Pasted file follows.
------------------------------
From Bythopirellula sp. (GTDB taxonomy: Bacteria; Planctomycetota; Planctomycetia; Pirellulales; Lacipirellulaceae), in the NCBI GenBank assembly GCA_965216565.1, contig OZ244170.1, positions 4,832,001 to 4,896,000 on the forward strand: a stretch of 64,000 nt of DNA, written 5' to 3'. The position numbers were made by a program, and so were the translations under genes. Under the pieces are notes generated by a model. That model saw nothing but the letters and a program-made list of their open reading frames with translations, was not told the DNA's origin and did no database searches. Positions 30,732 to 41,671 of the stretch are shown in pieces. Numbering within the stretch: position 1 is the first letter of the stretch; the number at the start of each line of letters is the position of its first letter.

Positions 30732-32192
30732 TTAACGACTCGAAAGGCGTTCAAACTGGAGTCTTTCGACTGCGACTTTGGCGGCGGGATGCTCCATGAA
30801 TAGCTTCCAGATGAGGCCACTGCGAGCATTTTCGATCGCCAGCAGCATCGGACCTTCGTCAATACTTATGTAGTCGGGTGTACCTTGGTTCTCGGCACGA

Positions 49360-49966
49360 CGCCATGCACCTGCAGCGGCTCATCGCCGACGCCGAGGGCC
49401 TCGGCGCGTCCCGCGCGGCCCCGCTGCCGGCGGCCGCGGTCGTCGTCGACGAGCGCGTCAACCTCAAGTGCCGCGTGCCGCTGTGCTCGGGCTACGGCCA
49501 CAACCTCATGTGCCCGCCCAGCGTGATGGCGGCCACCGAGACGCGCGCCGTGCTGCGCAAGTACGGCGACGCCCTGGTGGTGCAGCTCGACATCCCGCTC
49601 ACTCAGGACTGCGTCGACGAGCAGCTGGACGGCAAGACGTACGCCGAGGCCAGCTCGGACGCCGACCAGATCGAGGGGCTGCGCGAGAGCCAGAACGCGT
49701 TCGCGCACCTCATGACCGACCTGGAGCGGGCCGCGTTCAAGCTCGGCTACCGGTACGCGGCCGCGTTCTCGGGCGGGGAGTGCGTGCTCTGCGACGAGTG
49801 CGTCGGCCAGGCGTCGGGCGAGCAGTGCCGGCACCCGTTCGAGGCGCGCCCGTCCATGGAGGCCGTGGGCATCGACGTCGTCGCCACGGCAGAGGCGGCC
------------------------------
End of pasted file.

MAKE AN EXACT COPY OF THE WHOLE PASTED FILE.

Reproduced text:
From Bythopirellula sp. (GTDB taxonomy: Bacteria; Planctomycetota; Planctomycetia; Pirellulales; Lacipirellulaceae), in the NCBI GenBank assembly GCA_965216565.1, contig OZ244170.1, positions 4,832,001 to 4,896,000 on the forward strand: a stretch of 64,000 nt of DNA, written 5' to 3'. The position numbers were made by a program, and so were the translations under genes. Under the pieces are notes generated by a model. That model saw nothing but the letters and a program-made list of their open reading frames with translations, was not told the DNA's origin and did no database searches. Positions 30,732 to 41,671 of the stretch are shown in pieces. Numbering within the stretch: position 1 is the first letter of the stretch; the number at the start of each line of letters is the position of its first letter.

Positions 30732-32192
30732 TTAACGACTCGAAAGGCGTTCAAACTGGAGTCTTTCGACTGCGACTTTGGCGGCGGGATGCTCCATGAA
30801 TAGCTTCCAGATGAGGCCACTGCGAGCATTTTCGATCGCCAGCAGCATCGGACCTTCGTCAATACTTATGTAGTCGGGTGTACCTTGGTTCTCGGCACGA

Positions 49360-49966
49360 CGCCATGCACCTGCAGCGGCTCATCGCCGACGCCGAGGGCC
49401 TCGGCGCGTCCCGCGCGGCCCCGCTGCCGGCGGCCGCGGTCGTCGTCGACGAGCGCGTCAACCTCAAGTGCCGCGTGCCGCTGTGCTCGGGCTACGGCCA
49501 CAACCTCATGTGCCCGCCCAGCGTGATGGCGGCCACCGAGACGCGCGCCGTGCTGCGCAAGTACGGCGACGCCCTGGTGGTGCAGCTCGACATCCCGCTC
49601 ACTCAGGACTGCGTCGACGAGCAGCTGGACGGCAAGACGTACGCCGAGGCCAGCTCGGACGCCGACCAGATCGAGGGGCTGCGCGAGAGCCAGAACGCGT
49701 TCGCGCACCTCATGACCGACCTGGAGCGGGCCGCGTTCAAGCTCGGCTACCGGTACGCGGCCGCGTTCTCGGGCGGGGAGTGCGTGCTCTGCGACGAGTG
49801 CGTCGGCCAGGCGTCGGGCGAGCAGTGCCGGCACCCGTTCGAGGCGCGCCCGTCCATGGAGGCCGTGGGCATCGACGTCGTCGCCACGGCAGAGGCGGCC